Databases for Beginners

An introduction to databases, SQL, and Microsoft Access

On the surface, a database might seem much like a spreadsheet; it presents data arranged in columns and rows. But that is where the similarity ends, because a database is far more powerful.

What Can a Database Do?

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If the database is relational, which most databases are, cross-references records in different tables. This means that you can create relationships between tables. For example, if you linked a Customers table with an Orders table, you could find all purchase orders from the Orders table that a single customer from the Customers table ever processed, or further refine it to return only those orders processed in a particular time period – or almost any type of combination you could imagine.

Because of these table relationships, a database supports complex querying, with various combinations of columns across tables and filters to fine-tune which rows return after the query executes.

A database performs complex aggregate calculations across several tables. For example, you could list expenses across a dozen retail outlets, including all possible sub-totals, and then a final total.

A database enforces consistency and data integrity, avoiding duplication and ensuring data accuracy through its design and a series of constraints.

What Is the Structure of a Database?

At its simplest, a database is made up of tables that contain columns and rows. Data separates by categories into tables to avoid duplication. For example, a business might have a table for Employees, one for Customers, and another for Products. 

Each row in a table is called a record, and each cell is a field. Each field (or column) holds a specific type of data, such as a number, text or a date. This specification is enforced by a series of rules called constraints to ensure that your data is accurate and dependable.

The tables in a relational database are linked through a key. This is an ID in each table that uniquely identifies a row. Each table uses a primary key column, and any table that needs to link to that table offers a foreign key column whose value will match the first table's primary key.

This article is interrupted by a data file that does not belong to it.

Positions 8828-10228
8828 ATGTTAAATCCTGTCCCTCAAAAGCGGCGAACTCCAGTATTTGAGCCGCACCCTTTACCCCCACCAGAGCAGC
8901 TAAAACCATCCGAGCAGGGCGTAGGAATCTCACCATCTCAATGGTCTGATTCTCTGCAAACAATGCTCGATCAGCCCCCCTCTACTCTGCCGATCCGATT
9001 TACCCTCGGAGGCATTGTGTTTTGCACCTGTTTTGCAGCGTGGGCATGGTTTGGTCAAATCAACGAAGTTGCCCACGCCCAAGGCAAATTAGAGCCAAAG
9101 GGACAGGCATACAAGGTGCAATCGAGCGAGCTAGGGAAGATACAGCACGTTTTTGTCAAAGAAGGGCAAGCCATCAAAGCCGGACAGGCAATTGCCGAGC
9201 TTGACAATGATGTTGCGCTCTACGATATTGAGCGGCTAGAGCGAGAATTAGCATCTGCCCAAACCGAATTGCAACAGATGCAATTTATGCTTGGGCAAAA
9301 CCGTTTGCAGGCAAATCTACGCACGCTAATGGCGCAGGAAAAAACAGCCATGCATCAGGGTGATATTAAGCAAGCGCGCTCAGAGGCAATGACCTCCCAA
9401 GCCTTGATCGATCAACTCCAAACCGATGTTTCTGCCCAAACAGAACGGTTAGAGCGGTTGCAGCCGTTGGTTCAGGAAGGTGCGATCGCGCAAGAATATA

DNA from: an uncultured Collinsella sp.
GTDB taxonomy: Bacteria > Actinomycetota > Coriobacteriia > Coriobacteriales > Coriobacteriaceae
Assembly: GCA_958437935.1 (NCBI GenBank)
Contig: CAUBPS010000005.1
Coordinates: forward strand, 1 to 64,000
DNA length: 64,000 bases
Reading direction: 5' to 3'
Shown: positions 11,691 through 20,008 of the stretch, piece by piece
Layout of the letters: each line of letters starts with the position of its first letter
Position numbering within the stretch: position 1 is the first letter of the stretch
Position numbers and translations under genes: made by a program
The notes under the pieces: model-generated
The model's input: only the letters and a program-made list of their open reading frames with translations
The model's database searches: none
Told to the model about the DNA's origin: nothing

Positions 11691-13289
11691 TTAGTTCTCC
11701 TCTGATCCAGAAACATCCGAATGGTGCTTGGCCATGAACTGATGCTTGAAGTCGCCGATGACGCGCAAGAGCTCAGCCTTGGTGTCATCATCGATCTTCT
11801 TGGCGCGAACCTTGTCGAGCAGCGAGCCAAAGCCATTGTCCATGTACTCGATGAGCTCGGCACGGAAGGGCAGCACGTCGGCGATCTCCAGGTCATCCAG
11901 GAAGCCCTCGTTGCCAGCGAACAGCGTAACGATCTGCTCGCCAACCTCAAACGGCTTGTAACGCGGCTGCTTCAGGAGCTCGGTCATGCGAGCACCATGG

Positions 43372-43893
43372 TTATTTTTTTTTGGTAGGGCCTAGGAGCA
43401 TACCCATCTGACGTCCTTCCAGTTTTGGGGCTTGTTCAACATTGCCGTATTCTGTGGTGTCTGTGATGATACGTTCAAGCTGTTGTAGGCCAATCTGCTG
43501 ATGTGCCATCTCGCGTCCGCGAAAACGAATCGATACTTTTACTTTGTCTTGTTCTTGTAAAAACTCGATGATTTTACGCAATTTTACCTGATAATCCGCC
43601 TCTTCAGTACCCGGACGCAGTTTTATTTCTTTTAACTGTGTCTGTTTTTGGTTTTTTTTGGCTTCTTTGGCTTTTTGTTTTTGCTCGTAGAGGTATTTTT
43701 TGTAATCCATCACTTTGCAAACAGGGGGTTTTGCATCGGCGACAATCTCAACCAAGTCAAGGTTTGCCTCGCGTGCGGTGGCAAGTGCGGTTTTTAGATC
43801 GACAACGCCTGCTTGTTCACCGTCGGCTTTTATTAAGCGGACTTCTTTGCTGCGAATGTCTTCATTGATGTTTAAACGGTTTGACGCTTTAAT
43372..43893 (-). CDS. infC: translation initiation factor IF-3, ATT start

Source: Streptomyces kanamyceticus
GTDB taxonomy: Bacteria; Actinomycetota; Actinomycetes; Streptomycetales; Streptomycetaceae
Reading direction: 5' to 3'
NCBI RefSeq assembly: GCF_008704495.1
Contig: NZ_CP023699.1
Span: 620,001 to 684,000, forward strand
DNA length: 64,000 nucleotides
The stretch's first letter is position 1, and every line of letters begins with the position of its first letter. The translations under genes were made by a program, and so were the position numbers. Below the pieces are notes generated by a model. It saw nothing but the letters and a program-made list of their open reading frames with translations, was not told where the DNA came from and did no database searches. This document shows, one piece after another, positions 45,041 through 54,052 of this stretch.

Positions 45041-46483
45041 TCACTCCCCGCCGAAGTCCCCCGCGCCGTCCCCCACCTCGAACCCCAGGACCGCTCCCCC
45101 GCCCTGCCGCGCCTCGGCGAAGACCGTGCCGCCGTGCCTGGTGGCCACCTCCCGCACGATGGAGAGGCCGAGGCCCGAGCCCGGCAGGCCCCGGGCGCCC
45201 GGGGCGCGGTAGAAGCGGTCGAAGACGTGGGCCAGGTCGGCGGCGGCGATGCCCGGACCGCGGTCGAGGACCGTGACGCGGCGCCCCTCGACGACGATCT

Queries and Reports

All database engines support querying, which is a process of defining a specific set of rules to obtain an extract a subset of information from the database. However, different engines offer different levels of support. A server-based solution, for example, returns tabular output that must be rendered more aesthetically pleasing through a different report-writing tool. A desktop-based database, like Microsoft Access, includes a visual report designer integrated with its query tool, leading to one-stop shopping for direct-to-print reports.

Common Database Products

Microsoft Access is one of the most popular database platforms on the market today. It's available with some Microsoft 365 plans and is compatible with all Office products. It features wizards and an easy-to-use interface that guides you through the development of your database. Other desktop databases are also available, including FileMaker Pro, LibreOffice Base (which is free) and Brilliant Database.

These solutions are optimized for small-scale, single-user desktop applications.

For businesses, a large-scale, multi-user database server makes more sense. Server databases like MySQL, Microsoft SQL Server, and Oracle are enormously powerful—but also expensive and can come with a steep learning curve.

Essential Skills

All but the simplest databases rely on Structured Query Language to develop new database assets (like tables and columns) or to extract information through queries. Although SQL is an easy scripting language, different database vendors use slightly different implementations of it relative to their own proprietary database engines.

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